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Ir 193 to Au 197

by ssills541
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ssills541
#1
Feb2-13, 11:24 PM
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Is it possible to bombard Ir 193 with alpha particles to create Au 197? If it isn't why not? And if it is why has no one done it yet?
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arivero
#2
Feb3-13, 05:43 AM
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Quote Quote by ssills541 View Post
Is it possible to bombard Ir 193 with alpha particles to create Au 197? If it isn't why not? And if it is why has no one done it yet?
use http://atom.kaeri.re.kr/ to sum the masses and tell us. Really, tell us!

I think there is a possible pathway from Hg 201.
mfb
#3
Feb3-13, 06:45 AM
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@arivero: That link looks broken.

@ssills541: If you hit it with the right energy to reach a nuclear excitation... why not. Looks like very expensive alchemy, however. Iridium is about as expensive as gold (maybe even more), isotope separation costs, and the energy to accelerate alpha particles is not cheap as well.

arivero
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Feb3-13, 07:34 AM
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Ir 193 to Au 197

It works for me, the link. Click in the image to go to the relevant mass range
http://atom.kaeri.re.kr/ton/nuc10.html and then click in the nucleus you want info about.

I think that the point is about exothermic or endothermic, not the monetary cost. Of course, the relative abundance of nuclei goes down with the mass, so similar mass have similar abundance at first order. The geology goes after, of course... in this sense, Hg seems cheaper than Iridium
mfb
#5
Feb3-13, 08:47 AM
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Now it works for me, too. Probably just a temporary issue.

I think that the point is about exothermic or endothermic, not the monetary cost.
In both cases, you need a significant energy for the alpha particle to get a reasonable fusion rate. And even in that case, the nucleus might emit one or two neutrons, and you don't get the correct isotope. Therefore, a nuclear resonance of 197Au would be an interesting target.

Of course, the relative abundance of nuclei goes down with the mass, so similar mass have similar abundance at first order.
The individual isotopes have a strong influence on that as well. In general, neutron-rich nuclei are more frequent for heavy elements, as they have an easier way to get produced in supernovae. Mercury and platinum are good examples, where the stable isotopes with the lowest neutron numbers are quite rare.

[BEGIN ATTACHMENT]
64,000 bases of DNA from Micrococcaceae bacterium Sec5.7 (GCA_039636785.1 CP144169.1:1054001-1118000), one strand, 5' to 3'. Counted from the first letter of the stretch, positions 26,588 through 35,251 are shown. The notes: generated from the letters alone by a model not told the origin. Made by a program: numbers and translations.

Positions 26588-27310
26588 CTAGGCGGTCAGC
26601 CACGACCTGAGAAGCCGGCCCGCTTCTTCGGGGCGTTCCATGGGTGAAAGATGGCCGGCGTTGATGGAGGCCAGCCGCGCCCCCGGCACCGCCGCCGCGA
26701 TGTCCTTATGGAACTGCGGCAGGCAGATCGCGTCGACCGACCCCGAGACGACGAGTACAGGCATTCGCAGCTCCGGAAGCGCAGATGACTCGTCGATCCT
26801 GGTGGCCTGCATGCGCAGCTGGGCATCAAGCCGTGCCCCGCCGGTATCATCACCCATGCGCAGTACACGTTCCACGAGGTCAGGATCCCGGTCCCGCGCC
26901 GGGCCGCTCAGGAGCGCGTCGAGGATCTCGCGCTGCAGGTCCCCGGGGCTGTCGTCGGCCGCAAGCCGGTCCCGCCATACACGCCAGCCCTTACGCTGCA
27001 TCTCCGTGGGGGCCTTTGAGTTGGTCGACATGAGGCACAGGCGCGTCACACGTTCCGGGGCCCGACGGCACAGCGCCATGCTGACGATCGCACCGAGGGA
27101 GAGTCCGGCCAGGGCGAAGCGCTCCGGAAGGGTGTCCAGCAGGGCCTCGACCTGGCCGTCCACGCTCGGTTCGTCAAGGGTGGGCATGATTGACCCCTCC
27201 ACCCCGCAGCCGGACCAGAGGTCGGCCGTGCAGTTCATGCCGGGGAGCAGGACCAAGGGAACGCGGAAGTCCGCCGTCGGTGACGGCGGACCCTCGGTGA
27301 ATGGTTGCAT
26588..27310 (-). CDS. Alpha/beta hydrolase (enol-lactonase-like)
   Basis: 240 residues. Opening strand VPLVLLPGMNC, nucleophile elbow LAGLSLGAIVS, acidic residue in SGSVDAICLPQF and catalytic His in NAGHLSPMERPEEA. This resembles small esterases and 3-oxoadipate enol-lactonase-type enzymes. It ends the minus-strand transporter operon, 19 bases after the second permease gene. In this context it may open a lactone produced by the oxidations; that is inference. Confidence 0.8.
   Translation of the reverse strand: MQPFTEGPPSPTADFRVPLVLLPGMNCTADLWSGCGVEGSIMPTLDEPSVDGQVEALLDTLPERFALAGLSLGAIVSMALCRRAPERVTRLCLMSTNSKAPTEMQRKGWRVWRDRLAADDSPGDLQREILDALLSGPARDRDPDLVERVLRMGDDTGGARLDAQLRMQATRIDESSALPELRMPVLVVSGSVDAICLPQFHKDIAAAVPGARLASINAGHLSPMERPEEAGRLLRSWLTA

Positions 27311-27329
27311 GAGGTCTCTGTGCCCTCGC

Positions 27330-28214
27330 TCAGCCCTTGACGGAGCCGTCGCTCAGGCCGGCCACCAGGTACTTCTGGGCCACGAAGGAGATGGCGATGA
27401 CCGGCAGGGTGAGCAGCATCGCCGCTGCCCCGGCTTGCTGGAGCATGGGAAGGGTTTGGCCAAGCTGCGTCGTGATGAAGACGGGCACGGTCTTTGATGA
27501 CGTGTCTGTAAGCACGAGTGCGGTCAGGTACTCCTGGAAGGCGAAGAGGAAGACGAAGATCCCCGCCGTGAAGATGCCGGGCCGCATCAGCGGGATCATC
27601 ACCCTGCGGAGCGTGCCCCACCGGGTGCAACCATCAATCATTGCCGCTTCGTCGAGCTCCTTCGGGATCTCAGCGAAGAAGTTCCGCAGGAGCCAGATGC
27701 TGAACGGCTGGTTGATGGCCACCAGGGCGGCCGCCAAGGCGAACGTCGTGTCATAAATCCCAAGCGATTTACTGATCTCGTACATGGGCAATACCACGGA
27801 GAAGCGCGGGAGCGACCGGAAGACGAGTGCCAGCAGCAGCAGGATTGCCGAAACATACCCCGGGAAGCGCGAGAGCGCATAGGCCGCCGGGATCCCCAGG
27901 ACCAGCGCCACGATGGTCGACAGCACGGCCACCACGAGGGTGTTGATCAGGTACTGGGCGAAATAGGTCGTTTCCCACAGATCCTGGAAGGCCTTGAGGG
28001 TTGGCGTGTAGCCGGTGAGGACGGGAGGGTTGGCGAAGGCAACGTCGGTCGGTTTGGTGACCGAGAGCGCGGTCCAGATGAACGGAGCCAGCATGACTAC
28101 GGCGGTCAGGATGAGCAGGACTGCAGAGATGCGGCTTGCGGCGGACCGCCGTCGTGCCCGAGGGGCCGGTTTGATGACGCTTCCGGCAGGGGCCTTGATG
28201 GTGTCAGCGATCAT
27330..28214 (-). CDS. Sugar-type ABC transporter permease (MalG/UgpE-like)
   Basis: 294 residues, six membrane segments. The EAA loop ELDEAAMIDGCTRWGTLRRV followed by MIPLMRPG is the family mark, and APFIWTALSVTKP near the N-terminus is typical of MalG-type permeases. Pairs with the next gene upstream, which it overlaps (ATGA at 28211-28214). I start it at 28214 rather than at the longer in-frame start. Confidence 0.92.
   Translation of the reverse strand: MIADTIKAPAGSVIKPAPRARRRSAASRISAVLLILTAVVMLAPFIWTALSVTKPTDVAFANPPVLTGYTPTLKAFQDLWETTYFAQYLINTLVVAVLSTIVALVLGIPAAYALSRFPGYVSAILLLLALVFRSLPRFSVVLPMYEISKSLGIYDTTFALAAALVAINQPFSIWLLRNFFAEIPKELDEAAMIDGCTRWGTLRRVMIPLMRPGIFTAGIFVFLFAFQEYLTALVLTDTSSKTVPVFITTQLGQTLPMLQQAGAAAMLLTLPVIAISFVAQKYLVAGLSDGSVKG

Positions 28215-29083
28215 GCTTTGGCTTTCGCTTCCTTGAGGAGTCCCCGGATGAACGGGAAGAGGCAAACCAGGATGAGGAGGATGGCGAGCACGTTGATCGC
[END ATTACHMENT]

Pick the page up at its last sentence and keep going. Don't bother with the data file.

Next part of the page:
QuantumPion
#6
Feb5-13, 09:02 AM
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Quote Quote by arivero View Post
use http://atom.kaeri.re.kr/ to sum the masses and tell us. Really, tell us!

I think there is a possible pathway from Hg 201.
You can bombard Hg-196 with neutrons, producing Hg-197 which then decays to Au-197. However, elemental mercury is uncommon to begin with and the natural abundance of Hg-196 is only 0.15%.
arivero
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Feb5-13, 09:36 AM
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Quote Quote by QuantumPion View Post
You can bombard Hg-196 with neutrons, producing Hg-197 which then decays to Au-197. However, elemental mercury is uncommon to begin with and the natural abundance of Hg-196 is only 0.15%.
I was thinking simple excitation of Hg201, which has a good abundance, and should go alpha to Pt 197. Then, Pt 197 undergoes spontaneously beta to Au-197.

From the tables, it seems that the energy release in the alpha decay of Hg-201 could be enough to help to keep the reaction going, a sort of subcritical transmutation machine.
QuantumPion
#8
Feb6-13, 09:04 AM
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Quote Quote by arivero View Post
I was thinking simple excitation of Hg201, which has a good abundance, and should go alpha to Pt 197. Then, Pt 197 undergoes spontaneously beta to Au-197.

From the tables, it seems that the energy release in the alpha decay of Hg-201 could be enough to help to keep the reaction going, a sort of subcritical transmutation machine.
My knowledge of the subject of photoalpha reactions is limited, where can you find photonuclear cross sections for Hg?
arivero
#9
Feb6-13, 09:51 AM
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Quote Quote by QuantumPion View Post
My knowledge of the subject of photoalpha reactions is limited, where can you find photonuclear cross sections for Hg?
Mine too... Lets hope some other will read the thread in the future :-)


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